The Italian wolf (Canis lupus italicus) is a subspecies of grey wolf native to the Italian Peninsula. It inhabits the mountainous areas of the Apennines and western Alps, though it is undergoing expansion towards the north and east. As of 2005, the Italian wolf population is estimated to consist of 500 individuals. It has been strictly protected in Italy since the 1970s, when the population reached a low of 70–100 individuals. The population is increasing in number, though illegal hunting and persecution still constitute a threat.
The Italian wolf was widespread in the Italian Peninsula, including Sicily, up until the mid 1800s. The extermination of the grey wolf in Italy was not as complete as in Northern Europe, due to greater cultural tolerance of the species.It was largely extirpated in the Alps during the 1920s, and disappeared from Sicily in the 1940s. Its range along the south-central Apennines was still relatively continuous by the 1950s, though this population was reduced in the decades after World War II because of widespread poisoning campaigns. At least 400 wolves were killed between 1960 and 1970, with the population reaching an all-time low in the early 1970s. The last documented wolf in the northern Apennines was killed in Santo Stefano d’Aveto, Genoa in 1946, though this was an isolated individual, as the local wolf population had long been extinct.
The Italian wolf was first given legal protection on 23 July 1971, with a nationwide population census being taken in 1973. This census was funded by the Italian branch of the World Wide Fund for Nature as part of a conservation plan dubbed “Operation Saint Francis”. The census revealed that the Italian wolf population consisted of 100–110 individuals distributed throughout a fragmented range in the main mountainous aras of south-central Italy, from the Sibillini to La Sila. In 1983, the population had reached 200–220 individuals inhabiting two unconnected areas in central and southern Italy. By the late 1990s, it was estimated that the Italian wolf population had increased to 400–500 individuals with a continuous distribution along the entire Apennines, from Aspromonte to the Maritime Alps, with some isolated populations in Tuscany and Lazio. In 2008, a wolf carcass was discovered in the Fiemme Valley in Trentino, and by 2010, 45–55 wolves were estimated to have recolonised Piedmont.
By grey wolf standards, the Italian wolf is considered a medium sized subspecies. Their body size varies from 39 to 55 inches in length and weighs 53 to 88 pounds. Females are roughly 10 percent smaller than males. Italian wolves are usually a mix of grey and brown. Though rarely seen, black wolves have been sighted in the Mugello region and the Tuscan-Emilian Apennines.
The Italian Wolf is a nocturnal hunter which feeds primarily on medium sized animals such as Chamois, Roe Deer, Red Deer and Wild Boar. In the absence of such prey items, its diet will also include small animals such as hares and rabbits. An Italian wolf can eat up to 1,5 – 3 kilograms of meat a day. The Italian Wolf will occasionally consume berries and herbs for roughage. The Italian Wolf has adapted well in some urbanised areas and as such, will usually not ignore refuse or domestic animals.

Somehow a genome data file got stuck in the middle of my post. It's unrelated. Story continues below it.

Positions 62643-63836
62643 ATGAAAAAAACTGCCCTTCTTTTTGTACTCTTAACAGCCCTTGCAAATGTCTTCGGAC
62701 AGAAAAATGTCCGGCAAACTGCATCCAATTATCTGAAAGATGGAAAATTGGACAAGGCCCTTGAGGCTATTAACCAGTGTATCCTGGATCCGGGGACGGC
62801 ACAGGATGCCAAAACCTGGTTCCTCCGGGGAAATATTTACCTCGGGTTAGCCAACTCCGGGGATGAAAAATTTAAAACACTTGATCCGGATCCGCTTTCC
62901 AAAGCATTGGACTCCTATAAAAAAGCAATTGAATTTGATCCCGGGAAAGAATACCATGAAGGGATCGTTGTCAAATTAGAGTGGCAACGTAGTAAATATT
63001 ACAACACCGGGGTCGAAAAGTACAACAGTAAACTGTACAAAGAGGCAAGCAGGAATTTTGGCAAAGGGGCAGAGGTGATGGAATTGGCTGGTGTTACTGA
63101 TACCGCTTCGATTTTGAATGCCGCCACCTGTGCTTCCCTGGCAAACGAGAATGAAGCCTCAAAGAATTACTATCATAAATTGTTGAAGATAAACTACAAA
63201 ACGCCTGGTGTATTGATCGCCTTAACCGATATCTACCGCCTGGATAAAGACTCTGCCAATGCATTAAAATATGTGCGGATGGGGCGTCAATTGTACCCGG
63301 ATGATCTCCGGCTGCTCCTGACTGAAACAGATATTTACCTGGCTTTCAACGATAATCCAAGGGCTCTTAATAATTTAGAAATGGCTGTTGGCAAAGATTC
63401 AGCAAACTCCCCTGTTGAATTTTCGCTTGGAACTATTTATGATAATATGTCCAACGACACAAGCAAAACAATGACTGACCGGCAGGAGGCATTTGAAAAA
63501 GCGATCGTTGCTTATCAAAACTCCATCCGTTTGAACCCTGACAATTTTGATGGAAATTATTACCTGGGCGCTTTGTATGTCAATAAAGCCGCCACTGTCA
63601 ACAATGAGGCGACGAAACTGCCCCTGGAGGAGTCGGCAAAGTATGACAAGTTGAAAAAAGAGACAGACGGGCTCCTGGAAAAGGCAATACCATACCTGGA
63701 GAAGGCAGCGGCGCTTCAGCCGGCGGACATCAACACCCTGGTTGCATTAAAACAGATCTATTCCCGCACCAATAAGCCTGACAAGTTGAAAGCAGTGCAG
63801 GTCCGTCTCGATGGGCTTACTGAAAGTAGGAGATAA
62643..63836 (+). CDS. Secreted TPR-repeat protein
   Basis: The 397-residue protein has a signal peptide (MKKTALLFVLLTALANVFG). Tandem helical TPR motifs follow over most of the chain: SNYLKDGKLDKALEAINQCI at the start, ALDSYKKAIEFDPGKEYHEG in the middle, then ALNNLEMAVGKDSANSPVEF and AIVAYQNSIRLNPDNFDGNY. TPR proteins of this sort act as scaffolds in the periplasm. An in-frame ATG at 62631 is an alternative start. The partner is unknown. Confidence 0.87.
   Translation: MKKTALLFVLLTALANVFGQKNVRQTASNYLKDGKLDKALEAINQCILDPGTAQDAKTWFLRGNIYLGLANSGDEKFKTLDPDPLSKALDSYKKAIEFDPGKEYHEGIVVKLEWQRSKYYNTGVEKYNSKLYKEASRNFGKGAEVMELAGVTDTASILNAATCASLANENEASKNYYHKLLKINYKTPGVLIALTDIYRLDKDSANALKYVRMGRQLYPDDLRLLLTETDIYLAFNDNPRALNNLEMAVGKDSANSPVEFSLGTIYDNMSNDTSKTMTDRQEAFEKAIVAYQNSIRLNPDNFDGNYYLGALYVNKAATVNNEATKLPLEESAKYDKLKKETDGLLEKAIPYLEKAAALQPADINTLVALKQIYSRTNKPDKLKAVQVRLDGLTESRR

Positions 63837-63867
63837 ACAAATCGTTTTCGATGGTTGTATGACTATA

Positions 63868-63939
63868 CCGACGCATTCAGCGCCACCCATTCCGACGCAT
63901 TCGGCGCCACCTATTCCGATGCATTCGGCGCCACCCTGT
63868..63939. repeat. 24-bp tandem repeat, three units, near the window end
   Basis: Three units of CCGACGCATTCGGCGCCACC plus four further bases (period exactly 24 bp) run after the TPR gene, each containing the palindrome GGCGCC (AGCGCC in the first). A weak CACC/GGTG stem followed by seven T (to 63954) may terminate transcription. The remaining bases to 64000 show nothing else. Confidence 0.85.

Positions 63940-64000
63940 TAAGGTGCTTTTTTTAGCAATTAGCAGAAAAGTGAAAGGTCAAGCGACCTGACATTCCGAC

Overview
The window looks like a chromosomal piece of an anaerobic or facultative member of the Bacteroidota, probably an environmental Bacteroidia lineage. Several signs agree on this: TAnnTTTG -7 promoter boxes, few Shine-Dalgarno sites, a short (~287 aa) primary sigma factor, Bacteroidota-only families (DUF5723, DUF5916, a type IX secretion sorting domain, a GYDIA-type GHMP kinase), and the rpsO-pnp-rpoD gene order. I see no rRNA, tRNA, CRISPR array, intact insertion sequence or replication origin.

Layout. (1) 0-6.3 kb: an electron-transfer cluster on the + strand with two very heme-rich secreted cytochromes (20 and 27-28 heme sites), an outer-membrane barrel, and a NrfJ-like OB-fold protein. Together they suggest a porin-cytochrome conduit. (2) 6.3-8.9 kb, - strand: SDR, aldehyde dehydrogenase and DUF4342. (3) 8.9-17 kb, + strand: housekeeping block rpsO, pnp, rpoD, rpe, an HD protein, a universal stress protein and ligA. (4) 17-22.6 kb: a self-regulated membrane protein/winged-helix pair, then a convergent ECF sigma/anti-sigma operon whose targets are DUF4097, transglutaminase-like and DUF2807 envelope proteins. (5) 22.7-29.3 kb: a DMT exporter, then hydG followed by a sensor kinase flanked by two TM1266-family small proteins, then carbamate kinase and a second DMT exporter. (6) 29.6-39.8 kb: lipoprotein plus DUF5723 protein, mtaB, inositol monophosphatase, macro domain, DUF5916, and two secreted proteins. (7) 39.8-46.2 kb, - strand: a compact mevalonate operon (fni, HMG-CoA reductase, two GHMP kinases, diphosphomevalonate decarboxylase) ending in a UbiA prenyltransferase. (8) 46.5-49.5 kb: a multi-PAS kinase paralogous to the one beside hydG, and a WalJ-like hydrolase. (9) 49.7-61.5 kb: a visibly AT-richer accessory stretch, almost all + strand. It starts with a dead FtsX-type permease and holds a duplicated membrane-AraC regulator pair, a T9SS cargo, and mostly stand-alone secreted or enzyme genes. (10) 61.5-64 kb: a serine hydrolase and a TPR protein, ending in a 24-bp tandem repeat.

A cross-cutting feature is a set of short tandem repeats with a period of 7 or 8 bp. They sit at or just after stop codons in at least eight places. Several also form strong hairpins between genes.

Due to a scarcity of large prey, wolf packs in Italy tend to be smaller than average. Packs are usually limited to a nuclear family composed of a reproducing alpha pair, young sub adults which remain with their birth family until they are old enough to disperse and produce cubs. However, in areas where large herbivores such as deer have been reintroduced, such as the Abruzzo National Park, packs consisting of 6 – 7 individuals can be found.
Mating occurs in mid-March with a 2 month gestation period. The number of pups born is dependant on the mothers age, usually ranging from 2 to 8 pups. Italian Wolf pups weigh 250 – 350 grams at birth and open their eyes at the age of 11 – 12 days. Italian Wolf pups are weaned at the age of 35 – 45 days and are fully able to digest meat at 3 – 4 months.
The animal features prominently in both Roman and later Italian cultures. In Roman mythology, the wolf played a role in the founding of Rome by suckling the twins Romulus and Remus. According to Terry Jones, “The Romans did not see [the tale of Romulus, Remus and the she-wolf] as a charming story; they meant to show that they had imbibed wolfish appetites and ferocity with their mother’s milk”. The wolf was also considered sacred to Mars, and to see a wolf before going into battle was considered a good omen. The origin of the myth can be traced back to a wolf cult among the neighbouring Sabines. The Sabines had two words for wolf: hirpus (used in religious contexts) and lupus, the latter of which was incorporated into Latin. Negative attitudes towards wolves in Italy largely began with the invasion of the Lombards, who zoomorphically described their raids and invasions as wolf raids, bringing wolves into disrepute.